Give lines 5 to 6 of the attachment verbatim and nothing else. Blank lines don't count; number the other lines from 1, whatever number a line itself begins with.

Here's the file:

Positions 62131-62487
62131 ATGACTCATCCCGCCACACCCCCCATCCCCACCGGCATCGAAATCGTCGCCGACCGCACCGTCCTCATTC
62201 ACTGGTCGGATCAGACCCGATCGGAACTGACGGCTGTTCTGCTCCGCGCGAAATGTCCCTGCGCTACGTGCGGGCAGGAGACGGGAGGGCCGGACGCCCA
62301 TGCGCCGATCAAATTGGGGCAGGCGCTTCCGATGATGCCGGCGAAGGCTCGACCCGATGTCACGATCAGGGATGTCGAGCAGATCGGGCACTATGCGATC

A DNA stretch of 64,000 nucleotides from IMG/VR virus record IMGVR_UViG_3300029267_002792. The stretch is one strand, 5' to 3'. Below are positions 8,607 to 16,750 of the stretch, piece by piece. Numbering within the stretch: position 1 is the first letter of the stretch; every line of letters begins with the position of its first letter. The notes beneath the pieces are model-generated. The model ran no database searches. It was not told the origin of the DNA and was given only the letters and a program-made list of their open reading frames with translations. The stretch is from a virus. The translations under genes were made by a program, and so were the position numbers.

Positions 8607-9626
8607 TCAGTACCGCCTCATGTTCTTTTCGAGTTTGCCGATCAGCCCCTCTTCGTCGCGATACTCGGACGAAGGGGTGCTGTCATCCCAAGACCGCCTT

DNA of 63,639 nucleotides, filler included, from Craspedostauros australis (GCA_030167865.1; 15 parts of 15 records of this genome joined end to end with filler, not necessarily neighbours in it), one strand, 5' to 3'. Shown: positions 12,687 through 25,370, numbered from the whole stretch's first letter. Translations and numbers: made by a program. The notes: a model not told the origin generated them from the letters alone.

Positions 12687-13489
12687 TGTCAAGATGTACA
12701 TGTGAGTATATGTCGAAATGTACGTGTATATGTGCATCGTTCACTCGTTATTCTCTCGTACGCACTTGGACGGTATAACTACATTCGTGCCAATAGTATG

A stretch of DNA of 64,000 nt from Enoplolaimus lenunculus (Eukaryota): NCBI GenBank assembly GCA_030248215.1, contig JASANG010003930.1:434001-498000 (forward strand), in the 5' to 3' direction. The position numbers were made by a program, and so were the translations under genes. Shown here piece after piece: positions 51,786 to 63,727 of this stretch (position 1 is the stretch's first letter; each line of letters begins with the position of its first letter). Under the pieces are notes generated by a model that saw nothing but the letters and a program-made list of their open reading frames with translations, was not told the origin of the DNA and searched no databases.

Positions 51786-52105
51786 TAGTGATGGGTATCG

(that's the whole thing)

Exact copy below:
A DNA stretch of 64,000 nucleotides from IMG/VR virus record IMGVR_UViG_3300029267_002792. The stretch is one strand, 5' to 3'. Below are positions 8,607 to 16,750 of the stretch, piece by piece. Numbering within the stretch: position 1 is the first letter of the stretch; every line of letters begins with the position of its first letter. The notes beneath the pieces are model-generated. The model ran no database searches. It was not told the origin of the DNA and was given only the letters and a program-made list of their open reading frames with translations. The stretch is from a virus. The translations under genes were made by a program, and so were the position numbers.

Positions 8607-9626